Cement is the glue that holds mortar and concrete together and may have a range of different chemical compositions. The earliest cements were simply quicklime, which when mixed with water and stone would set to form a type of concrete.
The ancient Egyptians used a cement based on burnt gypsum and the Greeks also used lime cements. The Romans discovered that if a particular type of volcanic ash (found near Pozzuoli) was added to the lime, the cement has stronger and set both in air and under water. This material acquired the name ‘pozzolana’. A similar material could be obtained by adding ground up tiles or pottery to the lime, if the volcanic ash was not available. Lime cement continued to be used throughout the middle ages, sometimes including pozzolana or ‘trass’.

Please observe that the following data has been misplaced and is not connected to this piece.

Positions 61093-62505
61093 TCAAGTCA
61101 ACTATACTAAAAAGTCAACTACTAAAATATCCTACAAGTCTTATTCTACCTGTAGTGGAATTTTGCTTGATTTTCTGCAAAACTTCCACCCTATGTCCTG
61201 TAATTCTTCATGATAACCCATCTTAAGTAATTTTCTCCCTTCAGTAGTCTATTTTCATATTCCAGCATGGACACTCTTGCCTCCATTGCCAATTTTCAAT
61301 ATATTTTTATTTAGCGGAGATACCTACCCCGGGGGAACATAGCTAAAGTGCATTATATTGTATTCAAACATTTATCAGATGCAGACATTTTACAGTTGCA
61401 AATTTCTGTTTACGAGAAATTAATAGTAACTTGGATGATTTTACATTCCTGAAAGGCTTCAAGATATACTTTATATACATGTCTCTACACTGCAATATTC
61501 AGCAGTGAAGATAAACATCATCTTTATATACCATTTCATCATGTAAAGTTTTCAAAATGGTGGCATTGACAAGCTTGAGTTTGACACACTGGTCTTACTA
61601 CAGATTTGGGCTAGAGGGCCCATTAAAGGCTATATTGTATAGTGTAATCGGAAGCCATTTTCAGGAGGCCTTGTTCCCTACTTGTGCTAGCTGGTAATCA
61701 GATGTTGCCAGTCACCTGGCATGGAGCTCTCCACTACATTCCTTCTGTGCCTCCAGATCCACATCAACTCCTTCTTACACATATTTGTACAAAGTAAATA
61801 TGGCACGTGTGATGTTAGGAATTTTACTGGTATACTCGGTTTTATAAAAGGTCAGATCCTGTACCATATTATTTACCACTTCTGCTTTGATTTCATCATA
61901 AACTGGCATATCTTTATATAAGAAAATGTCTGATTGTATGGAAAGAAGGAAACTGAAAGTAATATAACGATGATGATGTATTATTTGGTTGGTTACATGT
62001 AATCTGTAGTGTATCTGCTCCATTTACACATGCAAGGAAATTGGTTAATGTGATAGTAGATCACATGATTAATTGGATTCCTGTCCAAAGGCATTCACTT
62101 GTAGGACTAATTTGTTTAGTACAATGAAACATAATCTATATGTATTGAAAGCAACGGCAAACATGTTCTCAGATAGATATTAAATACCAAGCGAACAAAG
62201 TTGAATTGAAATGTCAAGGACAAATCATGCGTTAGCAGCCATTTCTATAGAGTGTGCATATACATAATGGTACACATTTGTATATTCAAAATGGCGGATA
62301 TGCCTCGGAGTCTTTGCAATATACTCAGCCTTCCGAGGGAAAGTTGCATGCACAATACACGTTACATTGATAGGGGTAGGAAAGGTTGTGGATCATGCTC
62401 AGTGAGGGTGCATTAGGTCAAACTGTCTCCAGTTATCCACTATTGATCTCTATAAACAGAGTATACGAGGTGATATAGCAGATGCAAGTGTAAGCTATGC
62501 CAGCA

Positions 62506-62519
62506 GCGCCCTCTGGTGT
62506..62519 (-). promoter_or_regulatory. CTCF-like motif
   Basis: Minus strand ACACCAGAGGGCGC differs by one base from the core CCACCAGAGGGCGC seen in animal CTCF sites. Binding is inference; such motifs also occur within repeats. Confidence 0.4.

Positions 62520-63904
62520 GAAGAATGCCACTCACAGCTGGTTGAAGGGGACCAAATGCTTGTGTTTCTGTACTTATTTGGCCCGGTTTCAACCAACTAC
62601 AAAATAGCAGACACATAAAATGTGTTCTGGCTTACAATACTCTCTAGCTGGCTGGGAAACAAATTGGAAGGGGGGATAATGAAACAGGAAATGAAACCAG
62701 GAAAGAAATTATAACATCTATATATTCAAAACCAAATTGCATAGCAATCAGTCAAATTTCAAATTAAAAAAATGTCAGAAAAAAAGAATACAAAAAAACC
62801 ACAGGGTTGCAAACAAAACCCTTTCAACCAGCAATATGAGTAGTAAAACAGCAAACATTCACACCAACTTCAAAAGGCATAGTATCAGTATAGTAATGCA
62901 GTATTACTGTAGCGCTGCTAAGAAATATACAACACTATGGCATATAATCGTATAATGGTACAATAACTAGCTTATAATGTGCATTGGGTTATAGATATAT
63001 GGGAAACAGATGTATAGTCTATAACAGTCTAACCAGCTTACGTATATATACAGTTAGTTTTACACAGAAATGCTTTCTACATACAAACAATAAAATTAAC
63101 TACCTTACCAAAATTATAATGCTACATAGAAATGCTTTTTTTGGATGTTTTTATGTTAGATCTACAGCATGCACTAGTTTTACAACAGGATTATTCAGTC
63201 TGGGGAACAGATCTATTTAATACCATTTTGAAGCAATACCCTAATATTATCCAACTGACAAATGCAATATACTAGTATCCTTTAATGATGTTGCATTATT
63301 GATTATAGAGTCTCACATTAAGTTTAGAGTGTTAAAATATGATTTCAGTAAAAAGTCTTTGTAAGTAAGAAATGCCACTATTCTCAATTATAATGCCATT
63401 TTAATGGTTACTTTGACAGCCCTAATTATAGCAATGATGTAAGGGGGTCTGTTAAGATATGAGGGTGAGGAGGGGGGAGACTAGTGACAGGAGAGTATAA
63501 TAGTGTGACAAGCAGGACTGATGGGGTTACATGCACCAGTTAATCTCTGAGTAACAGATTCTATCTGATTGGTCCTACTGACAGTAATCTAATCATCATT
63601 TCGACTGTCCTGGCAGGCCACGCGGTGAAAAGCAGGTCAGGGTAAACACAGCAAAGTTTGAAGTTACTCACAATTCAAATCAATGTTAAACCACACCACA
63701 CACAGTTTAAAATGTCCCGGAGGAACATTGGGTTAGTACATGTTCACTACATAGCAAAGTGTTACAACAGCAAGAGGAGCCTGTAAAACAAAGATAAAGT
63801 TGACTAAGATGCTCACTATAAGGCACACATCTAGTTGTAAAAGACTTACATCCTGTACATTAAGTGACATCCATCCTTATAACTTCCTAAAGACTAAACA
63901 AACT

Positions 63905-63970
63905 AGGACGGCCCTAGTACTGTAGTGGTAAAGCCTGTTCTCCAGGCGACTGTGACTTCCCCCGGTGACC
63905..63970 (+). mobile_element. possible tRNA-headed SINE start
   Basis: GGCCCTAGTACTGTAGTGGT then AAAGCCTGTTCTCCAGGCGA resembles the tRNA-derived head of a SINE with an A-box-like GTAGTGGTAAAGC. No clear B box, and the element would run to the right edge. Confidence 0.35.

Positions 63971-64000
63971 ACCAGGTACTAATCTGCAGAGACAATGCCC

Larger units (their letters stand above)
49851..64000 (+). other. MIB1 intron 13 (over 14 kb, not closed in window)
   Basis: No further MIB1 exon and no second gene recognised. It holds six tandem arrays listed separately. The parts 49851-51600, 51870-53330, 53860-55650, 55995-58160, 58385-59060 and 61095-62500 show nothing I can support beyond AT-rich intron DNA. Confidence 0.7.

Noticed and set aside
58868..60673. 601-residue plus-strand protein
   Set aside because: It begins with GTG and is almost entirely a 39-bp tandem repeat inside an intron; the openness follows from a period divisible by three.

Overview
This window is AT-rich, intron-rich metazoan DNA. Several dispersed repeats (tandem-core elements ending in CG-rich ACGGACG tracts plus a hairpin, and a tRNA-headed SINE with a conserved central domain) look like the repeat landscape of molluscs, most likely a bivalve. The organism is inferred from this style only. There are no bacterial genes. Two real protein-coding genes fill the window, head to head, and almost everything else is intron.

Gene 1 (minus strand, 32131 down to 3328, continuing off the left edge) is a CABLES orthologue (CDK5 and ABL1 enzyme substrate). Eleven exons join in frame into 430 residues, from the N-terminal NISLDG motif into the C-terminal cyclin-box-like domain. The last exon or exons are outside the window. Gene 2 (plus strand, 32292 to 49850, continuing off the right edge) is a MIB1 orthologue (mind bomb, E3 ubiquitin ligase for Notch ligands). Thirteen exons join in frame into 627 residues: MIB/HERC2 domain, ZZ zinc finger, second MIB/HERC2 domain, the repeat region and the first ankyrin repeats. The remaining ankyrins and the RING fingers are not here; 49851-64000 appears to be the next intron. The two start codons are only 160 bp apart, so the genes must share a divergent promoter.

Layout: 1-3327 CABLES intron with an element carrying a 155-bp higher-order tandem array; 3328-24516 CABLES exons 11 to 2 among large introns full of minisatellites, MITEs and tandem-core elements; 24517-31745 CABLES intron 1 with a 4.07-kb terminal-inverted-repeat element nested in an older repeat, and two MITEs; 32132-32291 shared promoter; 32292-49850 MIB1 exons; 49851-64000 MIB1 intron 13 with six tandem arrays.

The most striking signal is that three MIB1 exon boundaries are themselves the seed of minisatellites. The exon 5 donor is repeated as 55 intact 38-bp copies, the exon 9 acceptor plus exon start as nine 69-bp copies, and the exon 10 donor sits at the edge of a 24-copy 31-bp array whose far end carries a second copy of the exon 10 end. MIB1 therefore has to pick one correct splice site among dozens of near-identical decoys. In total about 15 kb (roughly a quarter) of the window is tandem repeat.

John Smeaton discovered in 1756 that if the limestone used to prepare the lime contained a high proportion of clay material, the cement would harden better under water. This was hydraulic lime. A successful hydraulic cement known as ‘Roman Cement’ was also made by calcining ‘Septarian Nodules’ (a limestone containing clay impurities) found along the Thames Estuary. Other natural cements were made in France and America from calcining similar rock compositions.
Louis Vicat conducted experiments on mixtures of chalk and clay ground together in a wet paste and then calcined , which can be considered as the forerunner of today’s process for making Portland cement.